Rockwell Collins and NASA have begun to integrate new functionalities into the sonic boom display prototype to preview impacts and develop modifications to flight plans in an effort to help pilots reduce the risk of sonic boom impacts on the ground.
Development work on the prototype continues after NASA and the company demonstrated a sonic boom visualization platform during a usability test and a pilot working group meeting in March as part of the two-year Sonic Boom Display project, Rockwell Collins said Friday.
NASA and Rockwell Collins also explore the areas of weather data and architecture related to supersonic flight in addition to the project’s sonic boom avionics display aspect.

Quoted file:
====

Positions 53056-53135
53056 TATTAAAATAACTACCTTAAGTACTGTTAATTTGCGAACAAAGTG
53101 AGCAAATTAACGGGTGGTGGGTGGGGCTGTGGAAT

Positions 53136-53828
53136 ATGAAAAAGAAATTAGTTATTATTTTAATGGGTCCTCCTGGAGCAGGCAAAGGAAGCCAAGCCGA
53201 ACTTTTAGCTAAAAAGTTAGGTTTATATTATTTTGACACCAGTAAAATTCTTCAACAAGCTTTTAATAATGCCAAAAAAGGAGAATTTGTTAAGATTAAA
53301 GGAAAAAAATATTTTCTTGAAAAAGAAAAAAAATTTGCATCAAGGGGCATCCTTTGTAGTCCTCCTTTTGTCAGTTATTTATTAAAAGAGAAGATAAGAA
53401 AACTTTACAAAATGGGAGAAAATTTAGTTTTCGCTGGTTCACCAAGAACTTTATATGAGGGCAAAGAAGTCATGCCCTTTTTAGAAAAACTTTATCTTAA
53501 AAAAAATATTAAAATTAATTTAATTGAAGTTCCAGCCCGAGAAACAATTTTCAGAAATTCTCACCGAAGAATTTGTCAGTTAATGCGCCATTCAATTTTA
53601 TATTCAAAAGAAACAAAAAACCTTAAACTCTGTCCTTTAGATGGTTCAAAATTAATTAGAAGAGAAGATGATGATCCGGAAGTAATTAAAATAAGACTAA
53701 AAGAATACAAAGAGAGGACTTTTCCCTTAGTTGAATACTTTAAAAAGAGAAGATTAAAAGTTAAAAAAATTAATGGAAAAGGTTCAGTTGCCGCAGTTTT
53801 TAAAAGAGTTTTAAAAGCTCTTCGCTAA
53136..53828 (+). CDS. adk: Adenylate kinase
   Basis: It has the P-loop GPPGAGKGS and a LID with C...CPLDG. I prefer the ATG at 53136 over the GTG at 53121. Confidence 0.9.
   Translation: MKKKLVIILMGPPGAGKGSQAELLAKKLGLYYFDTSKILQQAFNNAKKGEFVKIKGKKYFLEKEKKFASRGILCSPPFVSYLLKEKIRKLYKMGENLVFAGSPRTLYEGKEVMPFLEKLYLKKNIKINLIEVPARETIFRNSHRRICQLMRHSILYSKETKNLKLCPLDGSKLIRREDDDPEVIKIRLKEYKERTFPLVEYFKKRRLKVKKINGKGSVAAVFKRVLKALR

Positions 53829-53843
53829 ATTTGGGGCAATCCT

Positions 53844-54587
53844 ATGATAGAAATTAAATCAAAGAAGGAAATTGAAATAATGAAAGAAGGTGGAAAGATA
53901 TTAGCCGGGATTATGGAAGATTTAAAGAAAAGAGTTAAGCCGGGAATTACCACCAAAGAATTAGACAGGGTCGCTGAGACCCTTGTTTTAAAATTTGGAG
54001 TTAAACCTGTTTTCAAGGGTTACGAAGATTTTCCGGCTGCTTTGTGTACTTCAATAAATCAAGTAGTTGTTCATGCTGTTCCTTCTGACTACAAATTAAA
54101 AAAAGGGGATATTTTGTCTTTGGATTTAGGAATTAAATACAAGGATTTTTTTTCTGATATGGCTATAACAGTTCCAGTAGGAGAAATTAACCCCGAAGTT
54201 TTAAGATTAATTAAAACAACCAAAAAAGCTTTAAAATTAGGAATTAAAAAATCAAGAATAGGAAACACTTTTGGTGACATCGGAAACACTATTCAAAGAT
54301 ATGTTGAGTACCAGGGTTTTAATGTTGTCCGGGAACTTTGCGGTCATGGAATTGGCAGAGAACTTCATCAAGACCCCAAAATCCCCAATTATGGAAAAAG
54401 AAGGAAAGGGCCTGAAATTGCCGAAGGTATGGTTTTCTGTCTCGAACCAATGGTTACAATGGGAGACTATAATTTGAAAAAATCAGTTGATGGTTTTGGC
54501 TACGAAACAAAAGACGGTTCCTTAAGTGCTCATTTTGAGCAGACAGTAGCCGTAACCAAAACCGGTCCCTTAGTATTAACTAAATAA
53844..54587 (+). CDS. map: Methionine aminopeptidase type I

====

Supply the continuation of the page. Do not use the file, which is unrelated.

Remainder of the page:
The company has collaborated with NASA's sonic boom professionals to “understand a complex algorithm to develop a cutting edge concept of supersonic flight operations,“ said Laura Smith-Velazquez, senior systems engineer at Rockwell Collins.
The firm and the space agency also established pilot working groups in an effort to gain insights on supersonic flight operations.
NASA partners with Rockwell Collins as the agency intends to launch its low boom demonstrator by 2021 and establish a market for supersonic aircraft by 2025.